Category Archives: Other blogs

A link to posts on blogs sites outside of

Apple increases encryption of iOS devices

As reported by The Register, Apple released iOS 10.3 today.  Included in the update is a new file system designed specifically for iOS devices.  The Apple File System (APFS) is designed for macOS, iOS, tvOS, and watchOS.

APFS brings strong “full-disk encryption” to protect files and metadata from exposure.  The interesting part is that APFS uses a multi-key encryption.  One key protects the data and a separate key protects metadata.  Separating these keys makes the attacker’s job more difficult.

Last year there was a very public debate around the role of encryption and backdoors for law enforcement investigations.  Apple fought FBI requests to decrypt an iPhone used by terrorists in California.  The FBI eventually found a way to decrypt the phone without Apple’s aid.

Doubling down on encryption, Apple is now making the process to gain access to iOS devices even more difficult.  It seems that relevant XKCD is even more relevant for Apple devices.

Data classification: Attempting to solve for x without knowing a, b, and c. has an interesting post on federal government security classifications and cloud provisioning.  The TLDR is that many federal agencies are paying too much, because they are classifying information incorrectly and vendors are happy to upsell protections.

In my experience in state government, the problem is very different.  To begin with few agencies have strong data classification policies.  In Texas, the Department of Information Resources published a data classification template that agencies can use to develop a classification scheme.  Personally, I think the template (and associate white paper) is a marvelous piece of work :).  It is unclear how many actually used the template, though.

The problem isn’t limited to Texas.  Based on discussion with the CISOs from other states, data classification is a difficult problem for many.

The issue raised is how to determine the appropriate protections for data when classification programs don’t exist.  The result is agencies will either over protect public data or under protect sensitive data.  Several states have a de facto policy of requiring all data to be hosted in the continental United States (conus).  While this is appealing, it also drives up prices for cloud services.

Many of the regulations that affect states (most recently CJIS) have dropped the conus requirements.  Requiring conus storage for “public” data is probably not the best use of taxpayer money.  Without a strong data classification program, though, it is hard to make informed decisions.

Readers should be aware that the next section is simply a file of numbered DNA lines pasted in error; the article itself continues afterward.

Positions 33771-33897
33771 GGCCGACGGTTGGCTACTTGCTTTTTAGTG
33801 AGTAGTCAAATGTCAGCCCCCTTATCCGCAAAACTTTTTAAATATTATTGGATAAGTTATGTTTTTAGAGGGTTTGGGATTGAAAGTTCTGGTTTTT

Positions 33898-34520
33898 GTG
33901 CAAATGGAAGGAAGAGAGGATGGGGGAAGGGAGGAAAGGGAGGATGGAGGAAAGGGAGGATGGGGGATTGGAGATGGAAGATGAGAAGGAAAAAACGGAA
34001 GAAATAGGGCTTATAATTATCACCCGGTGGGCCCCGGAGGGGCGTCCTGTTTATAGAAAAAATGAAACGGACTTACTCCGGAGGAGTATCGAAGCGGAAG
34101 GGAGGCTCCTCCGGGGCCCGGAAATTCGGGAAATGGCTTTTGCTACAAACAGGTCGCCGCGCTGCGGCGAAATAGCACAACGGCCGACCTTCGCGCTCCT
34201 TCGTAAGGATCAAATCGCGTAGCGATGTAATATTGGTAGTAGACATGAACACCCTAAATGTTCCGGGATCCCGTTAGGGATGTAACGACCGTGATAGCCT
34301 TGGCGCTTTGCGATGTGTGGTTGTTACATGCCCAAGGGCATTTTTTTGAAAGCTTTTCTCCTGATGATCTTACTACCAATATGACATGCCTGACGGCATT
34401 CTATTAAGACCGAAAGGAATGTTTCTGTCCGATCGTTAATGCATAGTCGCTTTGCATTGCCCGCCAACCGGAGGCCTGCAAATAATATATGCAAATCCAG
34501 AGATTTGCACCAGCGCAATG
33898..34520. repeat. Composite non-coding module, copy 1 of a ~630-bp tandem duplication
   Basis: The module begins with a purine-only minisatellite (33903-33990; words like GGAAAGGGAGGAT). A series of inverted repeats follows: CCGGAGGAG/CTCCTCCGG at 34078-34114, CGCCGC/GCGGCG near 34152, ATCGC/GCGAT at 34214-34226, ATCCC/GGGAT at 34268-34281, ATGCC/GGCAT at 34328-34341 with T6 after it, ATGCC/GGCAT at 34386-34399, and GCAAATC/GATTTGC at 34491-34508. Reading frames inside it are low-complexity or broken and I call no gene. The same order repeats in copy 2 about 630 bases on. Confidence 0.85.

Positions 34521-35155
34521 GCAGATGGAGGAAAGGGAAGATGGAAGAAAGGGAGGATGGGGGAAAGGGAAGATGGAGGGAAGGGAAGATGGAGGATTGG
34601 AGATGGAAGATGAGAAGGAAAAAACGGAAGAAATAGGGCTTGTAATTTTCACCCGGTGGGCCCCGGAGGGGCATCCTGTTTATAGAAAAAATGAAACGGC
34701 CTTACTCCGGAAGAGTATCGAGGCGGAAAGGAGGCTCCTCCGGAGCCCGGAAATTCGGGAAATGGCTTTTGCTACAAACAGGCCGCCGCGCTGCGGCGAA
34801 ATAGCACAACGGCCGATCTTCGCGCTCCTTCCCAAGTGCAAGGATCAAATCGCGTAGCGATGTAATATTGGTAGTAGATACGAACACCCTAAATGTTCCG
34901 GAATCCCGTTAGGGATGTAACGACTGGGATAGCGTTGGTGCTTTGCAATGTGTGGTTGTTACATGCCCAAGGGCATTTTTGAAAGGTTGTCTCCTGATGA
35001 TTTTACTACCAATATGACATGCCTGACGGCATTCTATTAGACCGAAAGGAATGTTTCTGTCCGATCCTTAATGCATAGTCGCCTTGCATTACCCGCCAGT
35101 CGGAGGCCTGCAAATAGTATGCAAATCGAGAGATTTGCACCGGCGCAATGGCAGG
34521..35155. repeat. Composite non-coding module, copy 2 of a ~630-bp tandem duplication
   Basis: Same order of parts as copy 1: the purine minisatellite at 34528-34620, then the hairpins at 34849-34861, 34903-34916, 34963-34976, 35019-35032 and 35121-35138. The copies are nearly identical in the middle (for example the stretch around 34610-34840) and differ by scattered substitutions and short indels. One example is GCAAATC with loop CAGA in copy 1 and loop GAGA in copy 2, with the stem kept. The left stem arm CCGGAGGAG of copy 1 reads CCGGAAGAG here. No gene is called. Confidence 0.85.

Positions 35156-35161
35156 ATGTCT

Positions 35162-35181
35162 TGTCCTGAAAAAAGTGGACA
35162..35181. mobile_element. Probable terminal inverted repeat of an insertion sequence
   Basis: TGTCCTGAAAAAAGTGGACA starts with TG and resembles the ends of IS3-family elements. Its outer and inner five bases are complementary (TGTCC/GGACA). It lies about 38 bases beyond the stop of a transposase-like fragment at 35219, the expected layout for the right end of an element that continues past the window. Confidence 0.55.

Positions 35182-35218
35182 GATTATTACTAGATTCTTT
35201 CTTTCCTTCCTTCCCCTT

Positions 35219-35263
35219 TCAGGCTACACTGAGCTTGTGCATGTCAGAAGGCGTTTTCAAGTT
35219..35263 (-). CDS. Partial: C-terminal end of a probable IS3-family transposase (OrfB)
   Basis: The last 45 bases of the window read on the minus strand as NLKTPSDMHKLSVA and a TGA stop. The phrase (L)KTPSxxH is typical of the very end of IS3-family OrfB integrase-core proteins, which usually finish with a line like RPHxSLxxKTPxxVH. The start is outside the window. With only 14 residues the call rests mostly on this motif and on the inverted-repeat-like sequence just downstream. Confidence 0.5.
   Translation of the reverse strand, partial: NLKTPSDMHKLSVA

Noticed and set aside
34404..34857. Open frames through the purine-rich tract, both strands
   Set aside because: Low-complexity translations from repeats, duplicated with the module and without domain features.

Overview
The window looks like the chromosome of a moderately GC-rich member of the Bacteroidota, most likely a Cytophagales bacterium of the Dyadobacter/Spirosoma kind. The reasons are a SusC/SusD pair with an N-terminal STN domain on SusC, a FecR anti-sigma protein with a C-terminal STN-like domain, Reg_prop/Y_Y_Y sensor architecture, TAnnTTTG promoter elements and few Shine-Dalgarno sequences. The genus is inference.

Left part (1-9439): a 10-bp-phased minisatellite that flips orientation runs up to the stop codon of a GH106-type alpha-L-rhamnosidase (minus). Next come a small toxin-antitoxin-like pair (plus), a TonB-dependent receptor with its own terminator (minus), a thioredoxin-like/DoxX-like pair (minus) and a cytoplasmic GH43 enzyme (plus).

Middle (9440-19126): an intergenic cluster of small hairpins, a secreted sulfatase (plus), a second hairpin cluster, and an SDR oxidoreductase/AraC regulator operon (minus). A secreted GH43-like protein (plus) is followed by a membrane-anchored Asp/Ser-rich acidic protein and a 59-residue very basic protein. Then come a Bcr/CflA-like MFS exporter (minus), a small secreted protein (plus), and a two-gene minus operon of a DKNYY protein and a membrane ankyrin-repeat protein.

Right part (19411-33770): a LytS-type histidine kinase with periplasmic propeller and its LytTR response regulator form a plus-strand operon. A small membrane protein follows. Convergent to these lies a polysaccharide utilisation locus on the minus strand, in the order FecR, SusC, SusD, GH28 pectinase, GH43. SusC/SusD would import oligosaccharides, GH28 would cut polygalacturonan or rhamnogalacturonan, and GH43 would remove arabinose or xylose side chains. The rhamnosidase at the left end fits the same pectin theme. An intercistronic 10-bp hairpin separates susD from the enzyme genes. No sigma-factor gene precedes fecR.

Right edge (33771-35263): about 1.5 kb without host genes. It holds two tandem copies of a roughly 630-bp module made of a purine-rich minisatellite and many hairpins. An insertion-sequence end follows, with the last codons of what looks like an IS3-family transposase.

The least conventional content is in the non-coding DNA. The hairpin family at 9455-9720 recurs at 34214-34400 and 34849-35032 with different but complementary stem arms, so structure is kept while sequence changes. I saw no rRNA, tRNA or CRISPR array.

Uber keeps driving forward (see what I did there :)

As Peter Vogel blogged about yesterday (24 Jan 2017), Uber added Amit Singhal to its leadership.  Mr. Singhal, formerly the VP for Search at Google, will run the mapping division.  He will also work with the self-driving cars group.

For the security folks reading this, you may remember that Uber hired Charlie Miller and Chris Valasek into the self-driving cars group back in 2015 (after they demonstrated taking control of a vehicle remotely and presented the vulnerability at DefCon.)

The addition of Mr. Singhal’s brain to the team already flush with really, really, really smart people means we are one step closer to the machines rising up and I, for one, welcome our new autonomous driving overlords.

Read Peter’s much more professional and adult blog here:

Uber will likely get smarter since they hired Google’s former head of search!


In the immortal words of Naughty by Nature: are you down with O.P.B.?  O.P.B., how can I explain it… It is Other Peoples’ Blogs!

I know that you are transfixed by the blog, wearing out your F5 key, reloading over and over, waiting for that next nugget of wisdom… Who am I kidding, according to the site analytics both of you that have read this blog are from China and never came back.

Anyway, if you do stumble upon this site and would like to read more intelligent discussions than you will find here I’ve put together a list of the pages that I enjoy visiting.

I’ll start with  Peter Vogel, a Partner at Gardere in Dallas has been involved with IT and Software Law issues for almost 40 years.  In fact, his sole practice area for the past 39 years has been IT, Software, and Internet law.  He teaches (for the past 30 years) e-discovery and Internet law courses at SMU.  (Bias note: Peter and I are good friends and work together.)

Next up is  Doug Isenburg provides a good deal of insight into the law of the Internet.

The Center for Internet and Society at Stanford University always has good information on Internet law and policy.

For a couple non-legal (but provide a good amount of information on policy) I really like Brian Krebs’ Krebs on Security and Bruce Schneier’s Schneier on Security sites.  Krebs’ site is less blog and more news, but I’m including it anyway.

If you open each of these each morning, you get a pretty good idea of any large news stories, new vulnerabilities, or threats.  Either that or check

edit:  I’ve just been informed that the Naughty by Nature song was O.P.P., which has a completely different meaning. And here I thought Treach was a social media pioneer.  Who knew?